Agent Malachi Matthews: Very rarely was he aware of being taught the ethics and philosophies attached to the work that he was to do, but often he was asked to tell his teachers what he thought and felt. These were not things that could be taught by anything other than life itself, and his life, it seemed, had given him a good instinctive moral code.
Krysta: “Agent Matthews, not all of us reside in this neat little ideology of right and wrong. It’s bigger than that. It’s bigger than all of us. Things are on the verge of really messing up, and we’re all on that brink, the living and the dead that you’ve got stored in that monstrosity of a hereafter.
They believed that those who are loaded into The Hereafter were remaining imprisoned in the physical world, instead of passing on into the next, and this was upsetting the natural balance of the physical and non-physical in the universe.
It was a common enough struggle, seen regularly throughout human history – a small group versus the establishment. Except this time it was different; they weren’t at war with the corruption of a church or a governing body. Neither were they at war with an insatiable hunger for power and money. Such wars were fought with hope and obvious righteousness on the side of the revolutionaries. This war was against certainty. They were fighting to put doubt back into people’s minds, to put a 'dot dot dot' back at the end of people’s lives. They were fighting to take away the first and only thing that everyone had a chance to have; to shut down the party that everyone was invited to.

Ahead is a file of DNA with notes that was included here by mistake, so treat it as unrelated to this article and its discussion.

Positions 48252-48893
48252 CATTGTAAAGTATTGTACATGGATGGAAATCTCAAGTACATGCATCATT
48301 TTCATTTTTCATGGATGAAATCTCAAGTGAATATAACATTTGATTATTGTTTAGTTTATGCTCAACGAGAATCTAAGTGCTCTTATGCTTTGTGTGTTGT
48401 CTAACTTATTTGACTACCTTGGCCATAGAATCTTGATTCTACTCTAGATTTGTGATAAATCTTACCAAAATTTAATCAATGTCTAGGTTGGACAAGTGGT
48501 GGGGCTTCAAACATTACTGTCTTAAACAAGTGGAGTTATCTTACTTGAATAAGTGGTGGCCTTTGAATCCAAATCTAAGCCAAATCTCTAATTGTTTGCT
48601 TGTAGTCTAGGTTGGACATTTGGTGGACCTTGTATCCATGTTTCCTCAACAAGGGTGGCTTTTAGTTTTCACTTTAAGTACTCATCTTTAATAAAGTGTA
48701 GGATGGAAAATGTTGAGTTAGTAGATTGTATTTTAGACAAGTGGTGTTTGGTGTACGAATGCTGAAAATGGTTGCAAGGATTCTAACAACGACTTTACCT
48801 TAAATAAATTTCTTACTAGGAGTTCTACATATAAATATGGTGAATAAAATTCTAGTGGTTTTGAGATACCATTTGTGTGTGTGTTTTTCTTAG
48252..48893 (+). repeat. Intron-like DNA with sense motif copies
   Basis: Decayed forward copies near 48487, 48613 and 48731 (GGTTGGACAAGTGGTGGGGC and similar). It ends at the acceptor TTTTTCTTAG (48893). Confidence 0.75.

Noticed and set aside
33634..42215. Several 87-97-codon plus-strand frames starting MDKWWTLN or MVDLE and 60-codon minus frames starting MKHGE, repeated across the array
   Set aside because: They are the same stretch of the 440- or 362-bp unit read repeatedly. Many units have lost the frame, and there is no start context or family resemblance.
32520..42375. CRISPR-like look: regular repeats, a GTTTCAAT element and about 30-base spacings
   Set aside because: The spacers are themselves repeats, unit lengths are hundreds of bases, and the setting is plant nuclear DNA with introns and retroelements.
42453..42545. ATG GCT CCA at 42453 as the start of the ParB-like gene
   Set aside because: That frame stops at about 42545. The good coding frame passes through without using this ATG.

Life was good on Earth, and doubt was dead. The soulless giant of The Hereafter sat on its throne of certainty and ruled its kingdom, but that kingdom was Nature’s own, and she would not be usurped so easily.
Krysta: She would not be sleeping at home tonight, or for the foreseeable future. She now had an enemy that she needed alive and operational but who wanted her dead. Life could be a real bitch sometimes.
Her mind flexed luxuriously here, in Nature’s peace. In the grand scheme of Nature's peaks and troughs though, this was as good as a big city being hit by a tidal wave – one piece of the jigsaw puzzle of Nature’s re-balancing.
A man’s fear stung her mind from the large workshop attached to the house. It was not the actual death that truly scared the victim, but what lay on the other side: the realm of death here was roamed by Kaylamarr, but there was a shadow over him too, a shadow that would not be seen by her that kept their secrets safe.
Kaylamarr Cromwell: He thought he knew who this man was now – a story that he’d thought was just a story, present in literature and songs over recent years
Kaylamarr Cromwell: The problem with this new fangled heaven thing was the lack of justice. Now the world was much less a cesspool of self-interest and cruelty, but that wasn’t to say it didn’t go on. Human-kind had taken over from the divine entities, such as God and the Devil, and though the St. Peter Squad had their heads screwed on right, they were not omnipresent and never would be.
Crowmon had been his right hand man since near the beginning. He’d been two different men in the time he’d known him: one man on the night of their meeting, and another man ever since.
Crowmon: “To hunt nightmares you must exist where the nightmares do, hide in the shadows of human awareness. Fight fire with fire,” Crowmon said.
Crowmon's words had inflamed something deep within Kaylamarr. They had seduced his rationale, raped his moral fibre and impregnated his ambition.
He looked at Crowmon, waiting now in the flickering light for his next instructions. He was like a loyal manservant in all ways except one – Kaylamarr was scared of him. He had the gift of being able to put the fear of God into people, and in a Godless world that was a special gift.